The idea came from my 60-year-old, freshly retired neighbour, as we and some other members of the local badminton club m walk, Len: 16.2km, Climb: 1353m, Area: France, Nouvelle-Aquitaine ()

  
Summit Summary
Seefin Mountain E Top: Up the old bog road.
Collaborative entry Last edit by: melohara a day ago.
Car park space at R66276 16811. Over or around the gate and head uphill on a good track that crosses the hill near the summit.On the crest of the hill the summit cairn is over a wall to your right...

  
Summit Summary
Seefin Mountain W Top: Bog and rough ground.
Collaborative entry Last edit by: melohara a day ago.
Car park space at R66276 16811. Over or around the gate and head uphill on a good track that crosses the hill near the summit of Seefin Mountain East top.Follow the track on downhill from the cres...

Track
Central Dingle Quartet from Anascual
Bunsen7 13 hours ago.
Follow the track from Anascaul lake car park northwards up onto the mountain plateau.Track leads northwards from lake... walk, Len: 15.8km, Climb: 949m, Area: Stradbally Mountain, Central Dingle (Ire

  
Summit Summary
Seefin South-East Top: Seefin South East Top is easily visited
Collaborative entry Last edit by: melohara a day ago.
Seefin South East Top is easily visited from the track leading to Seefin Mountain East Top and Seefin Mountain West Top which starts st R66276 16811. Just follow the track to R65202 17892 from whe...

  
Summit Comment
Carnaween: The visitors book box near the summit
Aidy 5 days ago.
Just wanted to show the brilliantly constructed little box which contains the visitors book. It was too wet and windy on my visit to take it out and risk ruining it. A few shafts of light breaking...

Summit Comment
Carnaween: Bad Weather Adding Drama To Great Views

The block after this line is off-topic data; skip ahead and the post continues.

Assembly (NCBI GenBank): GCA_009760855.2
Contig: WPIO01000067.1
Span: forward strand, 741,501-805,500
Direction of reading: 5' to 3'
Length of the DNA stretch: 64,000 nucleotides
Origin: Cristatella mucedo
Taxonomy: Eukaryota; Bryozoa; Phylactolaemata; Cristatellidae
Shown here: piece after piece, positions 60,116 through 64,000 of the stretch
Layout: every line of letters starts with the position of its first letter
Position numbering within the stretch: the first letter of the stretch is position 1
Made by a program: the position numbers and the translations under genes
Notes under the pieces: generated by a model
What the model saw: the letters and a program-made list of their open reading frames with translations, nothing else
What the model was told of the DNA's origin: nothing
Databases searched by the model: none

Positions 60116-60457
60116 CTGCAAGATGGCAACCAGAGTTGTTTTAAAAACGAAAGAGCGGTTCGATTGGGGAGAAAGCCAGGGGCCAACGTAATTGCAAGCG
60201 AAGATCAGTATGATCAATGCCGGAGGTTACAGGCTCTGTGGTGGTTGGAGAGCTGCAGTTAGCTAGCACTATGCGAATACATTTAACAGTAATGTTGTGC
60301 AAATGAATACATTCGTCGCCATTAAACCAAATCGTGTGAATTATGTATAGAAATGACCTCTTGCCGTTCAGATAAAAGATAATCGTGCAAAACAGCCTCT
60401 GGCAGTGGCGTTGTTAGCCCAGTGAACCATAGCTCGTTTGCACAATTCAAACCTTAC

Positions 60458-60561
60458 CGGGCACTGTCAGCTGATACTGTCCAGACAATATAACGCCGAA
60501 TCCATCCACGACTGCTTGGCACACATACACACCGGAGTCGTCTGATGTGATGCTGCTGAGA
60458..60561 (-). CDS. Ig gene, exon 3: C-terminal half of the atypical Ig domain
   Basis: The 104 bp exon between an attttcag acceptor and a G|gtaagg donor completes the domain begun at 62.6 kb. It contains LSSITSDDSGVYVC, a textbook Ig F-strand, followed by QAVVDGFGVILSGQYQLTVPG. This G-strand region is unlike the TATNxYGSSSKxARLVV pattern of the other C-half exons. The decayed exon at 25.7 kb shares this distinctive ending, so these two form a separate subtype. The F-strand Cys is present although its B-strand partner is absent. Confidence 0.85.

Aidy 5 days ago.
I used the commonly taken route from Disert Graveyard (worth a visit in its own right) over ground that was alternatively boggy or pretty steep. It was freezing cold in these parts, with a strong ...

  
Forum: General
MV Mountain Gathering 2017
Onzy 3 days ago.
Always a great night ... all welcome.

  
Track
Pic Rouge de Bassiès
David-Guenot a day ago.
This was the first of the two big hikes I did in the Pyrenees in summer 2016. Hiking in the summer often means a sunny d walk, Len: 16.3km, Climb: 1342m, Area: France, Midi-Pyr?n?es ()

Summit Comment
Corrin: A family stroll.
David-Guenot a week ago.
Climbed this hill in November 2014, with a friend who used to live in the area. Starting at the Coillte car park, we did a nice loop on the forest paths, circling around the hill in an anticlockwi...

  
Summit Comment
Luggala: Fancy View from White Hill
davsheen 2 weeks ago.
Autumn's evening view across to Luggala/Fancy from White Hill on route down from Djouce using the Wicklow Way boardwalk section.

  
Summit Comment
Binn Charrach: The peat-hag capital of Connemara
markwallace 2 weeks ago.
The descent from Benbaun to the R344 via Knockpasheemore/Binn Charrach is hard going after a day in the Bens. The Knockpasheemore ridge looks nice and flat from below, but is boggy, undulating and...


RECENT CONTRIBUTIONS 1 2 3 .. 17 Next page >>